Difference between pages "Determining OS version from an evidence image" and "Residual Data"

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One of the first steps an examiners will need to carry out once they have an evidence image is to log system metadata, including OS version and patch level. This may be of particular importance if the image in question is from a machine that is suspected of having been compromised.
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Residual Data is data that is unintentionally left behind on computer media. In forensic usage, remnant data is typically left behind after attempts have been made to delete the data, after the data has been forgotten, or after the media on which the data resides has been decomissioned.
  
==Windows==
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Residual data appears at all levels of modern computer systems:
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* Computer systems that are discarded.
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* Partitions in hard drives that are deleted.
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* Files on hard drives that are deleted but not overwritten.
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* Snippets of text in Microsoft Word files.
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* Heap variables that are freed with '''free()'''
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* Automatic variables left on the stack of languages like C or garbage collected in languages like Java.
  
===Windows 95/98/ME===
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=Papers=
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Byers, Simon. [[Media:Scalable Exploitation.pdf|Scalable Exploitation of, and Responses to Information Leakage Through Hidden Data in Published Documents]], AT&T Research, April 2003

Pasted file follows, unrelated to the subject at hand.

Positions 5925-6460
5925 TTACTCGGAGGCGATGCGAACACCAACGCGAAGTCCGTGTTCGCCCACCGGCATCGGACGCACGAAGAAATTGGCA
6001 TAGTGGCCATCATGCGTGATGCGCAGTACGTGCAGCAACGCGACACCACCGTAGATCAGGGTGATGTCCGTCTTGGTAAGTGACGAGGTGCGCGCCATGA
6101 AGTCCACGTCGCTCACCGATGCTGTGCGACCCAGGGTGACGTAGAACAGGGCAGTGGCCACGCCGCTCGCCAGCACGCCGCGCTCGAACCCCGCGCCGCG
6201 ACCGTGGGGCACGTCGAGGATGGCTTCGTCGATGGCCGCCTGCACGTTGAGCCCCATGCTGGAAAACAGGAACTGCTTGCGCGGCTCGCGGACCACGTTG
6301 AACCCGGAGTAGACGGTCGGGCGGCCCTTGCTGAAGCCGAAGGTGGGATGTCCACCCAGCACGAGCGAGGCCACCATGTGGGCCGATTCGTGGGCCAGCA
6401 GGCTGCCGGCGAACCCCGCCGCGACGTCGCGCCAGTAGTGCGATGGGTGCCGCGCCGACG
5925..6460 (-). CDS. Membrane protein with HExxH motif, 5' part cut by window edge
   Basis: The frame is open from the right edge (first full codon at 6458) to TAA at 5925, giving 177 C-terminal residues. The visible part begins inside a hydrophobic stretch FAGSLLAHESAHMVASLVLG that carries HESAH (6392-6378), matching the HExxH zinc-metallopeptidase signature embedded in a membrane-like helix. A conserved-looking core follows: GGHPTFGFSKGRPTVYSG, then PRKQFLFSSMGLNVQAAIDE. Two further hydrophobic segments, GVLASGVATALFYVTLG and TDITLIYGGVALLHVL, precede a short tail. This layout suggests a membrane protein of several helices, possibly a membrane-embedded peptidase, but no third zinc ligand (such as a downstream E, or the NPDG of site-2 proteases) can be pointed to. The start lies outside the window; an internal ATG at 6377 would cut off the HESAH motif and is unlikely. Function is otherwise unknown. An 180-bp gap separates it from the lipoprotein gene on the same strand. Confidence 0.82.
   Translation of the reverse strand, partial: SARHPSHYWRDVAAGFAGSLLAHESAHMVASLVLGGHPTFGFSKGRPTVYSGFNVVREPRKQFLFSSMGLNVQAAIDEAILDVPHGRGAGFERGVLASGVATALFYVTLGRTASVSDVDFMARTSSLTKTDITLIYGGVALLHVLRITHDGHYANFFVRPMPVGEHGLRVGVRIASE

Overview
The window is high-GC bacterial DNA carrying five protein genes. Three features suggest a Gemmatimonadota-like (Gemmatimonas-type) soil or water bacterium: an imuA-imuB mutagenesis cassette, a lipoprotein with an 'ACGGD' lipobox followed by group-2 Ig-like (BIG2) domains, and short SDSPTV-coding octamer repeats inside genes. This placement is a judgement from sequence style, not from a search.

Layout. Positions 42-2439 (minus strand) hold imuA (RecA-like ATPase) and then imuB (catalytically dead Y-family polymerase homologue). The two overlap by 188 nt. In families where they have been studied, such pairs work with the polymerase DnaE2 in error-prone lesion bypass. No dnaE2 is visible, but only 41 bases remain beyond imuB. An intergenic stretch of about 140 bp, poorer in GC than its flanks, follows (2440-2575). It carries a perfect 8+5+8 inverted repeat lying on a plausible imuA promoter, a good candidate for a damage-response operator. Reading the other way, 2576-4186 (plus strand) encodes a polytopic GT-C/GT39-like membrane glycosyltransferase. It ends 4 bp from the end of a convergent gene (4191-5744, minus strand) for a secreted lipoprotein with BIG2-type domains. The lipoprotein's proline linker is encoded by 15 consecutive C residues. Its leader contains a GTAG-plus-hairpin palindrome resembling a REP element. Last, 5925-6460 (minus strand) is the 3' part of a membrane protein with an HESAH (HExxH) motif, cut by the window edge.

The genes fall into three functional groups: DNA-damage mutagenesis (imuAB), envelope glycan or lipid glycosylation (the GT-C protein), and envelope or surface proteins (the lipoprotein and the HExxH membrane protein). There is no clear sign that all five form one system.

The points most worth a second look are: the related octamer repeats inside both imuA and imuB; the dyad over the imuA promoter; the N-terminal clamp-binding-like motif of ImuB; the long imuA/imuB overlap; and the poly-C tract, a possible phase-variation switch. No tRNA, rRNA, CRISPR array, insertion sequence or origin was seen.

Establish the boot volume, verify that it is a FAT file system, and locate the hidden text file \MSDOS.SYS. Locate the [Options]WinVer parameter:
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Chow, J., B. Pfaff, T. Garfinkel, K. Christopher, M. Rosenblum, 
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[[Media:Tainbochs.pdf|Understanding Data Lifetime via Whole System Simulation]], Proceedings of the 13th USENIX Security Symposium, 2004.
  
{| class="wikitable"
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Garfinkel, S. and Shelat, A., "Remembrance of Data Passed: A Study of Disk Sanitization Practices," IEEE Security and Privacy, January/February 2003.
|-
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! WinVer
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! OS
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|-
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| 4.00.0950
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| Windows 95
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|-
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| 4.00.1111
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| Windows 95 OSR2
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|-
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| 4.03.1212
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| Windows 95 OSR2.1
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|-
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| 4.03.1214
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| Windows 95 OSR2.5
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|-
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| 4.10.1998
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| Windows 98
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|-
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| 4.10.2222
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| Windows 98 SE
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|-
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| 4.90.3000
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| Windows ME
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|}